Herman Cain says he'd have a 'substantial lead' over President Barack Obama if he were the GOP pick

'I have some depth to my ideas,' he said

(CNN) -- Herman Cain, the one-time frontrunner for the 2012 GOP presidential nomination, offered reporters in Florida Thursday some speculation on what could have been if he had remained in the race.

According to the Gainesville Sun, Cain said he would have a "substantial lead" over President Barack Obama if he were the Republican nominee instead of Mitt Romney.

"The reason is quite simple: I have some depth to my ideas," he said.

Cain, who suspended his own bid for the GOP presidential nomination in December amid a flurry of allegations of past sexual impropriety, backed Mitt Romney in May - his third endorsement after dropping out of the race.

In January, after teasing an "unconventional endorsement" in the GOP presidential race, Cain came out in support of "the people," saying it was the beginning of a political revolution.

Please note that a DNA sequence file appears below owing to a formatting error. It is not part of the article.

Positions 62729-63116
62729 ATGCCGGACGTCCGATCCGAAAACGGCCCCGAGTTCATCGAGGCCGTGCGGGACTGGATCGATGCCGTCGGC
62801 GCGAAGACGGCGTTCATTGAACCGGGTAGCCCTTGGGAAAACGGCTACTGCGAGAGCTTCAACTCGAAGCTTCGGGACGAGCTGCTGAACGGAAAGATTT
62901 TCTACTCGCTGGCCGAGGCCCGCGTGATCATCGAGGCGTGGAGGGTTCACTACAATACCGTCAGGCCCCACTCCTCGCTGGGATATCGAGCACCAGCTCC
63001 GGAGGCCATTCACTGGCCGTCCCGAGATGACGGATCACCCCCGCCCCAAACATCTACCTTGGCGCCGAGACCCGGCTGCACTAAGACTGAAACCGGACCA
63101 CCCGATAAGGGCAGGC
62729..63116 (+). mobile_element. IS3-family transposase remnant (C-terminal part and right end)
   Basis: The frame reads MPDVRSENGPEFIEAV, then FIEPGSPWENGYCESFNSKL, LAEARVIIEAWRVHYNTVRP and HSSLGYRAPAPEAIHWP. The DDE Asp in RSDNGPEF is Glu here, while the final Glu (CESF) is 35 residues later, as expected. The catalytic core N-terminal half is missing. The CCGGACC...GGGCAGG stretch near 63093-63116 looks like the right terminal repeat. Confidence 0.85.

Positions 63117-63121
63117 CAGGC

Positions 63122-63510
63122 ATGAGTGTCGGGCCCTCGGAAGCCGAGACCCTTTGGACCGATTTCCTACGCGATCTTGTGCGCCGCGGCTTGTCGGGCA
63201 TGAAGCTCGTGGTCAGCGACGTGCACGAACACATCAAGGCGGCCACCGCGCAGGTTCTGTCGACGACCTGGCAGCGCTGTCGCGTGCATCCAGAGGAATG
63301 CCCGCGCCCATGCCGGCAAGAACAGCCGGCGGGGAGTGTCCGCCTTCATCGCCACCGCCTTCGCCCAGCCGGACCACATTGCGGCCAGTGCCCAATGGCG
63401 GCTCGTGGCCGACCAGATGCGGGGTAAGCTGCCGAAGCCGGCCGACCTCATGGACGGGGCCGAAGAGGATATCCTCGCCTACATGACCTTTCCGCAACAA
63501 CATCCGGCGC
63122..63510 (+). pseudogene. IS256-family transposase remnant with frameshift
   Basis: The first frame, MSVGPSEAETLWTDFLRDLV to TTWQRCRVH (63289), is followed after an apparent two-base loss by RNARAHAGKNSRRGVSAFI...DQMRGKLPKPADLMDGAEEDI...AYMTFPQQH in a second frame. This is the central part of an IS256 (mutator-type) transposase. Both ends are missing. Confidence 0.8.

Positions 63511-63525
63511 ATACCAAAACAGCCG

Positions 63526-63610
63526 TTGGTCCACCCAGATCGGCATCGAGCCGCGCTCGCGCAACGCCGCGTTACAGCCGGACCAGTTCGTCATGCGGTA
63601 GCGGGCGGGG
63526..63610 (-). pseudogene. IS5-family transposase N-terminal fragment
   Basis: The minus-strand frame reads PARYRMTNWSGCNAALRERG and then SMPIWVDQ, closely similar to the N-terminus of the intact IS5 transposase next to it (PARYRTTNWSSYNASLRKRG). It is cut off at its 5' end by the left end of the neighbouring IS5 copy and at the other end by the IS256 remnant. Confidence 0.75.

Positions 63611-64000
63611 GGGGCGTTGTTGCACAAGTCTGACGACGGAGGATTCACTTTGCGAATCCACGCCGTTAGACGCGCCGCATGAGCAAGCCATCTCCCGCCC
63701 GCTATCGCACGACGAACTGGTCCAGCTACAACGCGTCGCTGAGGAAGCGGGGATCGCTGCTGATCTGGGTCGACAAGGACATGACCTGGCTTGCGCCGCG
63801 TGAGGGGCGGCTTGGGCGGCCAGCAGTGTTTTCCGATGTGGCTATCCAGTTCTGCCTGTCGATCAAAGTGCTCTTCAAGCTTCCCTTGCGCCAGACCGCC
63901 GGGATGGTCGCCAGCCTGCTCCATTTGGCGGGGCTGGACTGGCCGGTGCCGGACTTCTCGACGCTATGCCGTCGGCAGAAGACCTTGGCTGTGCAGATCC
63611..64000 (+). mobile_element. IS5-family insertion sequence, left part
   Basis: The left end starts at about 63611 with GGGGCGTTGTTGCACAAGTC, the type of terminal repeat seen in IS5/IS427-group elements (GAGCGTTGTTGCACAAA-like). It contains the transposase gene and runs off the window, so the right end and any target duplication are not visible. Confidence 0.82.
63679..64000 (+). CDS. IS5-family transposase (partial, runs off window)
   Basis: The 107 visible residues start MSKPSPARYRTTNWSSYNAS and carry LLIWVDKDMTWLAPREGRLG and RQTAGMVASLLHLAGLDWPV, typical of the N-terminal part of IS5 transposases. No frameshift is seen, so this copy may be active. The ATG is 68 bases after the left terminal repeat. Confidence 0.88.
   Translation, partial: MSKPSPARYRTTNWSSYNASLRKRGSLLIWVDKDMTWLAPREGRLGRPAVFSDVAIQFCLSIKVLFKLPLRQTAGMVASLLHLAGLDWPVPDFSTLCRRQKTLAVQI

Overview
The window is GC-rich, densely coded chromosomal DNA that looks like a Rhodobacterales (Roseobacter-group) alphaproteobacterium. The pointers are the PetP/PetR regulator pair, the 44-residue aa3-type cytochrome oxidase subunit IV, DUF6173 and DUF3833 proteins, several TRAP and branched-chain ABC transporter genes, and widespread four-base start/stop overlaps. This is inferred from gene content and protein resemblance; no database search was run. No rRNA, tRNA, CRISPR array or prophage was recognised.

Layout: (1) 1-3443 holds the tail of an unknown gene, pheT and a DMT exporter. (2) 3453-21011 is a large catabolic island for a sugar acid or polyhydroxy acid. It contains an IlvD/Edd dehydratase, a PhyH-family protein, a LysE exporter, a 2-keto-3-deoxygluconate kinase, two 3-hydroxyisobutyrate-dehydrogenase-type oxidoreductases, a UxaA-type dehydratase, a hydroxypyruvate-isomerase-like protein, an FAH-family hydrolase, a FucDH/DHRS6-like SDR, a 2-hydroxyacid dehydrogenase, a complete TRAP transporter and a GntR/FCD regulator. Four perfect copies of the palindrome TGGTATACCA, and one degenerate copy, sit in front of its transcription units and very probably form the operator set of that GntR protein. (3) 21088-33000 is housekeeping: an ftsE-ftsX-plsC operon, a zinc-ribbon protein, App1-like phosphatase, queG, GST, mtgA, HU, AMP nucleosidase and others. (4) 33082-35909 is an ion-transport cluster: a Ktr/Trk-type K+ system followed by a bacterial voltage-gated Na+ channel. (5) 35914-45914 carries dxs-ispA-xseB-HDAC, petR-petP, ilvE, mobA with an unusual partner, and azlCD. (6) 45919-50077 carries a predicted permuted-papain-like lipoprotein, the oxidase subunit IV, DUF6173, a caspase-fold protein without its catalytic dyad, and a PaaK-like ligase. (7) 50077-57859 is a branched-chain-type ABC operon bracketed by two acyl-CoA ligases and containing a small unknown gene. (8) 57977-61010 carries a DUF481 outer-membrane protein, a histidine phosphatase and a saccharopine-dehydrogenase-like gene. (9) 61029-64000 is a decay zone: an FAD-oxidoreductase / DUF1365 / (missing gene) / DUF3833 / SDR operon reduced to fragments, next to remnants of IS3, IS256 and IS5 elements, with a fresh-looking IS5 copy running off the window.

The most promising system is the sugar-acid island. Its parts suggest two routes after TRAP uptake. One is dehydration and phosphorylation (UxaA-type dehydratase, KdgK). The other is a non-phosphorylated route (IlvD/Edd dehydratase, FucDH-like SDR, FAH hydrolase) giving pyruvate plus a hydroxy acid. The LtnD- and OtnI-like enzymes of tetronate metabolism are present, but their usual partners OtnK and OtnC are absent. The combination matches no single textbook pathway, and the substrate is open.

Later in January, Cain announced he was endorsing former House Speaker Newt Gingrich ahead of Florida's closely watched GOP primary. At the time, Cain praised Gingrich's "bold ideas" as the basis for his choice, saying Gingrich wasn't afraid to propose big ideas that would benefit the nation, even if they invited the ridicule of his rivals.

In May (as Romney secured the number of delegates required to clinch the GOP nomination), Cain held an endorsement event in Washington, D.C. for Romney.

Cain attracted attention and followers for aggressively promoting his "9-9-9" tax plan, as well as for his charismatic personality and appeal among tea party activists. He enjoyed a spike in Republican primary polls last fall, but when he dropped out of the race in December polls showed him toward the back of the pack of candidates.
 
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